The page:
Many people focus on developing the abdominals at the front of the core with the goal of achieving a six-pack. That’s a great goal to aim for. However, strengthening the abs the right way can also go a long way toward alleviating lower back problems and improving overall spinal health. Other core exercises that develop the erector spinae are also important to develop a healthy spine. In this article, I’ll reveal seven of the best abdominal exercises you can do to maintain spinal health, even if you have an existing back complaint.
- Spinal Health and Wellness
- Core Strength Workout
- Lower Back Specific Exercise
- Wrap Up
Spinal Health and Wellness
Lower back pain is the #1 reason that people visit the doctor. Around 80 percent of people will suffer serious back pain at some point in their lives. There are a number of causes of back pain, with the most common factors being:
- Lack of mobility in the muscles around the spine
- Poor biomechanics
- Bad posture
- Weakness in the muscles of the back
- Muscular imbalance
- Lack of movement
- Improper exercise technique
I’ve had personal experience with the last of these. As a guy who’s been weight training for many years, I’ve had numerous occasions when a wrong action while squatting or deadlifting has thrown out my back. For a couple of weeks, I’d be in agony and would have to forego my workouts.
Over the last year or so, I’ve become a little wiser with regard to spinal health and functional fitness. As well as incorporating the abdominal exercises I outline in this article, I try to practice the following spinal health measures:
- Use a firm mattress
- Wear shoes with a strong, supportive base
- Use a foam roller before and after exercise
- Consciously practice good ergonomics
Core Strength Workout
If you have an existing lower back injury, the following exercises are ideal for strengthening the core without placing extra strain on the injured area. Perform this core workout for abs twice per week to strengthen your entire core in order to prevent future injury.
To perform a basic elbow plank, lie down on the floor with elbows positioned underneath your shoulders. Raise your shoulders and hips so that you are supported from your forearms and feet. Keep your core engaged by holding your glutes and abdomen tight. Do not let your lower back sag downward, and maintain a straight posture through your ankles, knees, hips and shoulders. If you are unable to achieve thirty seconds with good control, perform the exercise on your hands and feet or elbows and knees. When you are able to hold this position for 30–60 seconds, revert to the elbows and feet position. Then work to progressively increase your isometric hold during your plank workouts.
Perform a plank from your elbows and feet like you did in the previous exercise. Slowly walk your feet apart by performing slow alternating steps, about six inches each time. Focus on squeezing your glutes to lift the leg that you are moving. Make sure your lower back does not dip as the leg is in the air. Stop the walkout when your feet are a comfortable width apart. Then slowly walk them back together.
Ready to level up your abdominal exercises? Use a ball! For this exercise, you will perform the same plank posture but place your forearms or hands on a physioball. Start with the ball against a wall to help your stability. As you gain control of this position, perform the exercise with a ball on an open floor.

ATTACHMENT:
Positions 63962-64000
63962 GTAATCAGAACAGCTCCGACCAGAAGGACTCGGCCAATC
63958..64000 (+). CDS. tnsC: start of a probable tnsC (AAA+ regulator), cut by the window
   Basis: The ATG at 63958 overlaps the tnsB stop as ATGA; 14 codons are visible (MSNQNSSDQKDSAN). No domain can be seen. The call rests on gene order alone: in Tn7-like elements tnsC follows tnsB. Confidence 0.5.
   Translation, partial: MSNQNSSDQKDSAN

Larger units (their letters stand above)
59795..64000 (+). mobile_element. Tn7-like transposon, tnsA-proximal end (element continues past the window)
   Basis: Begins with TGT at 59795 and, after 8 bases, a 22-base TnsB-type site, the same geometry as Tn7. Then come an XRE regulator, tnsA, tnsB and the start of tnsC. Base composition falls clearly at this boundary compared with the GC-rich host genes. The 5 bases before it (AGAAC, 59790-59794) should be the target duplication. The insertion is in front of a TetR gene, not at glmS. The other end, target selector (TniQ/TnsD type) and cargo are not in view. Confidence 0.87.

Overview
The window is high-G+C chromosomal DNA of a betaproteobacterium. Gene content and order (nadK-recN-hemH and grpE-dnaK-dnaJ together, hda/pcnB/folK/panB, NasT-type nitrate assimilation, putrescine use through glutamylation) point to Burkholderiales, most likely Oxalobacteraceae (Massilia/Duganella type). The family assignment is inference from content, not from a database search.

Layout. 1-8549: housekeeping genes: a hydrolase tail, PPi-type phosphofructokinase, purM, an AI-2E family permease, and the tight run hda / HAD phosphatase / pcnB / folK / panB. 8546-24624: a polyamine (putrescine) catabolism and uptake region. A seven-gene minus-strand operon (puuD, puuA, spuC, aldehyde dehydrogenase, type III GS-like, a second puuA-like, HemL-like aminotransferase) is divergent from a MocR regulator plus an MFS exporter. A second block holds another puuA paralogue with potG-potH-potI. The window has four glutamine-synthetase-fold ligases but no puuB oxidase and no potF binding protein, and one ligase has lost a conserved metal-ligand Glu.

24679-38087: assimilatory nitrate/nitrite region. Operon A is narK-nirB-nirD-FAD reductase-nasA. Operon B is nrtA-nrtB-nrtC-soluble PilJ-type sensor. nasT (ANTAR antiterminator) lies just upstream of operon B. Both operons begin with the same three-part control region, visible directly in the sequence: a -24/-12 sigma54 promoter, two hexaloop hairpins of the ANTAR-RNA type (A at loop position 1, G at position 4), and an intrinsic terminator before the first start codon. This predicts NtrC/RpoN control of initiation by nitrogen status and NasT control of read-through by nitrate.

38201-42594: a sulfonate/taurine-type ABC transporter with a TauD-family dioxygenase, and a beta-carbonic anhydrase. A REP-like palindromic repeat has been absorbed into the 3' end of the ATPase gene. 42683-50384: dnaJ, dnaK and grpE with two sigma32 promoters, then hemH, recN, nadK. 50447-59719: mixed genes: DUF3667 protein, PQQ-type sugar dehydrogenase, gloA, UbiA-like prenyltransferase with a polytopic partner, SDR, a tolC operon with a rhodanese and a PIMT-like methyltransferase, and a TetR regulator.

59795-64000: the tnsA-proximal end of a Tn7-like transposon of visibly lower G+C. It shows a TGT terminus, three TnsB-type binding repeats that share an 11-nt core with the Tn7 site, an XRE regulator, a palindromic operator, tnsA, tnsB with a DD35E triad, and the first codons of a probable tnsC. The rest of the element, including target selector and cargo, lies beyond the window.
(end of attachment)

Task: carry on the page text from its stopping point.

Stir the Pot
This is a great variation of the ball plank. Perform a plank with your forearms on the ball. Now perform a small, circular motion with your forearms as though you were stirring a pot. Keep your body in place, especially your shoulders, and try to move only through your arms and the ball as you do this. Perform at a variety of speeds and a different number of alternating repetitions in each direction. You can also add forward and backward side-to-side movements to increase the fun.
90 / 90 Holds
Start on your back with your feet on a wall. The wall will help you get into the right position for these abdominal exercises. Your legs should be flexed at 90 degrees. Place your arms straight at your sides and lightly press them into the ground. You should notice that your core activates. Focus on tilting your pelvis backward, lightly flattening your spine to the ground, and keeping your lower rib cage down. Pull your feet off the wall and hold this posture. If you are unable to hold this position, pull your knees a little more toward you. If it is too easy, you can drift your legs away slightly.
Leg Reach in Supine
Start in the same 90/90 position, but with your arms also flexed at 90 degrees and pointing toward the ceiling. Perform alternating and opposite arm/leg reaches. Make sure to keep your core tight and hips and spine in place.
Lower Back Specific Exercise
In conjunction with your core strength abdominal exercises, here’s an awesome non-weight lower back exercise that you can do anywhere, anytime.
Seated Torso Extension
Sit on a seat with your hands together in front of your chest and your knees together. Now curl your body down toward your knees, pivoting at mid spine level (not at hip level). Next, extend your lower back as you lift up again.
This movement lengthens and shortens the erector spinae at the base of the spine. The stronger this muscle is, the more able it will be to support the spine.
A pain in your lower back doesn’t mean that your core training has to come to a halt. In this article, I’ve presented you with seven powerful moves that will strengthen your entire core area without putting any extra strain on your back. Select 3 or 4 of these abdominal exercises and perform three sets of each for a quick ten-minute workout twice per week. Combine the workout with the four spinal maintenance tips provided and you will be well on the way to optimizing your spinal health and reducing the risk of lower back injury.